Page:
The Ministry of Health celebrated the annual World Tuberculosis Day at the impoverished Old Naledi location on Thursday with the government calling for concerted efforts to eradicate the communicable deadly disease, which threatens to engulf the country.
Hardly recognized as part of Gaborone city because it predominantly features eye-sore of shacks and slums, prompting the name Ditakana ÔÇô a demeaning local name for debilitated and poor houses- Old Naledi is a melting pot for the unemployed and the poor.
It is an overcrowded location with a myriad of communicable diseases, particularly tuberculosis running riot in the area and spurring the health officials to launch, for the first time in Old Naledi, the World TB Day under the theme Innovation, coupled with the slogan On The Move against Tuberculosis.
Speaking at the occasion, characterized by TB related drama, poems and stalls preaching means to combat the deadly disease, Old Naledi big-wigs, including officials from the tribal authorities and area councilors, doubted the strategies employed by the government ,saying that the ministry must beef up staff to render services to a populous location prone to contagious and communicable diseases, including tuberculosis.
As it stands, only a single doctor is designated to give services and the problem is exacerbated by the government’s reluctance to offer 24-hour clinic services, prompting patients to walk long distance during the night to obtain services from other operational clinics.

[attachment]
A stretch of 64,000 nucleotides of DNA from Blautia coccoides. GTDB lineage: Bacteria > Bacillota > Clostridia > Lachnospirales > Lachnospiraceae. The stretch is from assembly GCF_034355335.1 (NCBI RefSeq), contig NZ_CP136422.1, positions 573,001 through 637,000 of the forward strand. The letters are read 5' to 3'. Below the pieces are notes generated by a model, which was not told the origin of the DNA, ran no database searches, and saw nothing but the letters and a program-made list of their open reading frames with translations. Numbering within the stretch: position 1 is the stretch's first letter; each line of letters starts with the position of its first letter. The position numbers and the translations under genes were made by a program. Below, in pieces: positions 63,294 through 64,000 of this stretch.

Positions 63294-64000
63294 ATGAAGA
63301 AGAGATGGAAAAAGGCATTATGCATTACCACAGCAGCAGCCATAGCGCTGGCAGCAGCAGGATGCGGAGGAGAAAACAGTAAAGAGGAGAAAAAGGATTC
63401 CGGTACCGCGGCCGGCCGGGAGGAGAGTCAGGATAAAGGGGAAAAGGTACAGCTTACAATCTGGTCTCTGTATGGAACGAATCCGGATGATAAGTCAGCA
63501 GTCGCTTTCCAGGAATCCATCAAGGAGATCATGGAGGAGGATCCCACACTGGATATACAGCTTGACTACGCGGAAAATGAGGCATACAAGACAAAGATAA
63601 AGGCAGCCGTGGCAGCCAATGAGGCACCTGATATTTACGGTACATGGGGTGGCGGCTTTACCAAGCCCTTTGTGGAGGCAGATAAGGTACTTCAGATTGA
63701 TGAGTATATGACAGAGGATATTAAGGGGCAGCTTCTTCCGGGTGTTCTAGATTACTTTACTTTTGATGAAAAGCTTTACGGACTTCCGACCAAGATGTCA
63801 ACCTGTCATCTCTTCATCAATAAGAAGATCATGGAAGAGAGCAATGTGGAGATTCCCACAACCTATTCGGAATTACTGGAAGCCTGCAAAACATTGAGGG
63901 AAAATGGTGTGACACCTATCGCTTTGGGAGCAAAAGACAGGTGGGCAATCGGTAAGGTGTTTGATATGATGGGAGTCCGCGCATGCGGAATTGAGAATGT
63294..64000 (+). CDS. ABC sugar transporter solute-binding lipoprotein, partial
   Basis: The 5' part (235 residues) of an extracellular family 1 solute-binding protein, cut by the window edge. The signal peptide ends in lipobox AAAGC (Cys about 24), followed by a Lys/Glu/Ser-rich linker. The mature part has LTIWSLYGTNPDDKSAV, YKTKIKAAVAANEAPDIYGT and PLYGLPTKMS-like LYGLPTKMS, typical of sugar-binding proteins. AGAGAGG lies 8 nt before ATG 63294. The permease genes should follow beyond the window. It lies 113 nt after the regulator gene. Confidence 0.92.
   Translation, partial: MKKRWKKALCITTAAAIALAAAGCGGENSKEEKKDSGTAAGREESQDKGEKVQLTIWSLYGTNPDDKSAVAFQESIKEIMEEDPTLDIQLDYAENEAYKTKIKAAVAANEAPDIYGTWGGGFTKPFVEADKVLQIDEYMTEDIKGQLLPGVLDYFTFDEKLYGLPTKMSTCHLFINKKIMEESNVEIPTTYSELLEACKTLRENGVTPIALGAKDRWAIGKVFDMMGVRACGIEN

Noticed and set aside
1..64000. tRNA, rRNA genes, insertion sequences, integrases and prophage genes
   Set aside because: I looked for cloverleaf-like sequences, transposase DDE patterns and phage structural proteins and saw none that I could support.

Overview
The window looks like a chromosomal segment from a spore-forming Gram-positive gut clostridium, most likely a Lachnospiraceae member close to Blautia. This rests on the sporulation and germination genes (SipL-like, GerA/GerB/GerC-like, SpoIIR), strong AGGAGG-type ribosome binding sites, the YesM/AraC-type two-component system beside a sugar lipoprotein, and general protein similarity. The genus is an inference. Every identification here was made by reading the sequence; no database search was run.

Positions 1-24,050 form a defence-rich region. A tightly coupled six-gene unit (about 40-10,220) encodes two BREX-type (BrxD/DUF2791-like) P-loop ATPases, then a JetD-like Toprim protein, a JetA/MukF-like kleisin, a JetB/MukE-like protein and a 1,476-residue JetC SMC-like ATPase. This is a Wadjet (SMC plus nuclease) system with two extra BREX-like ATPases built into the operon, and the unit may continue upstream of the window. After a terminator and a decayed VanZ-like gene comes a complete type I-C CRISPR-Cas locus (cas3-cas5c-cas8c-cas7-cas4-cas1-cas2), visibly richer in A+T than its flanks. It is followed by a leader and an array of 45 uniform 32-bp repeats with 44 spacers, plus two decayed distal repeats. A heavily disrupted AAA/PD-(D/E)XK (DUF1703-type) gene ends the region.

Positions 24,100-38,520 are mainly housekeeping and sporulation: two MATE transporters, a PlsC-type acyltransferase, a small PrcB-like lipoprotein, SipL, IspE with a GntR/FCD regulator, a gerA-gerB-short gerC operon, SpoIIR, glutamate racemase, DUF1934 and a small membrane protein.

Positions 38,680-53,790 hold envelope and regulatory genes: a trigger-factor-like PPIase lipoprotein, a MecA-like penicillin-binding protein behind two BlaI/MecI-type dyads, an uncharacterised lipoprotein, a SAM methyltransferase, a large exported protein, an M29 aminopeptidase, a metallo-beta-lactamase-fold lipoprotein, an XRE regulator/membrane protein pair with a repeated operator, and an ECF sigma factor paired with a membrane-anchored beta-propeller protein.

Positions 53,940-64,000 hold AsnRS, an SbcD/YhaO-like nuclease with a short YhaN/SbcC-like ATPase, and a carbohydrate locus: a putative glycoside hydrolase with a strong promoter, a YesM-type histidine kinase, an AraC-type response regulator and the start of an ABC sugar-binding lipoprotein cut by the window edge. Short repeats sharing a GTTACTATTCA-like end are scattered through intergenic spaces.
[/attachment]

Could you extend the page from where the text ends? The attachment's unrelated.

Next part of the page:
“I therefore urge you as our respectable leaders to ponder over this situation to at least add one more doctor, pharmacists and open up the clinic to a 24-hour service,” Kgosi Charles Koitsiwe pleaded, adding that such a transition could be a major boost to the understaffed Kagiso Clinic.
Chipped in Old Naledi central councilor Oabile Mafunga: “I am happy that our Kgosi broke his silence today about the hardships we endure in this area. This is a grey area that our leadership should take prompt actions against before it gets out of hand. We can not take it much longer as we visit the clinic only to come home empty handed without medications as the pharmacists are said to be off duty or, worse still, pills are unavailable.”
Despite these setbacks, the area leaders welcomed the launch as an eye opener for the residents, who would from the lessons learnt at the occasion, treat the disease with extreme care and vigilance.
“Ladies and gentlemen, TB is still a major public health problem in Botswana and the African region at large. The 2010 WHO Global TB control report indicates that the African region, accounting for just 12 percent population, recorded a whopping 23 percent of notified TB cases worldwide,” revealed Dr Eugene Nyarko, the World Health Organisation representative to Botswana, adding “most of the high burden is linked to the emergence of new challenges such as TB/HIV co-infection and multi-drug resistant TB.”
For his part, the guest speaker, Minister Of Presidential Affairs and Public Administration, Mokgweetsi Masisi, said efforts are underway to ensure availability of quality assured drugs; he decried the disturbing phenomenon that some patients continue to refuse to take their medication and thus pose a threat to the communities they live in.
“Tuberculosis elimination can never be possible without involvement of the affected and infected. As government, our move towards elimination means more and more of community involvement,” Masisi emphasized.
Although Botswana government is fighting to combat the disease reports of multi-drug resistant TB and extensive drug resistant TB are a cause of concern.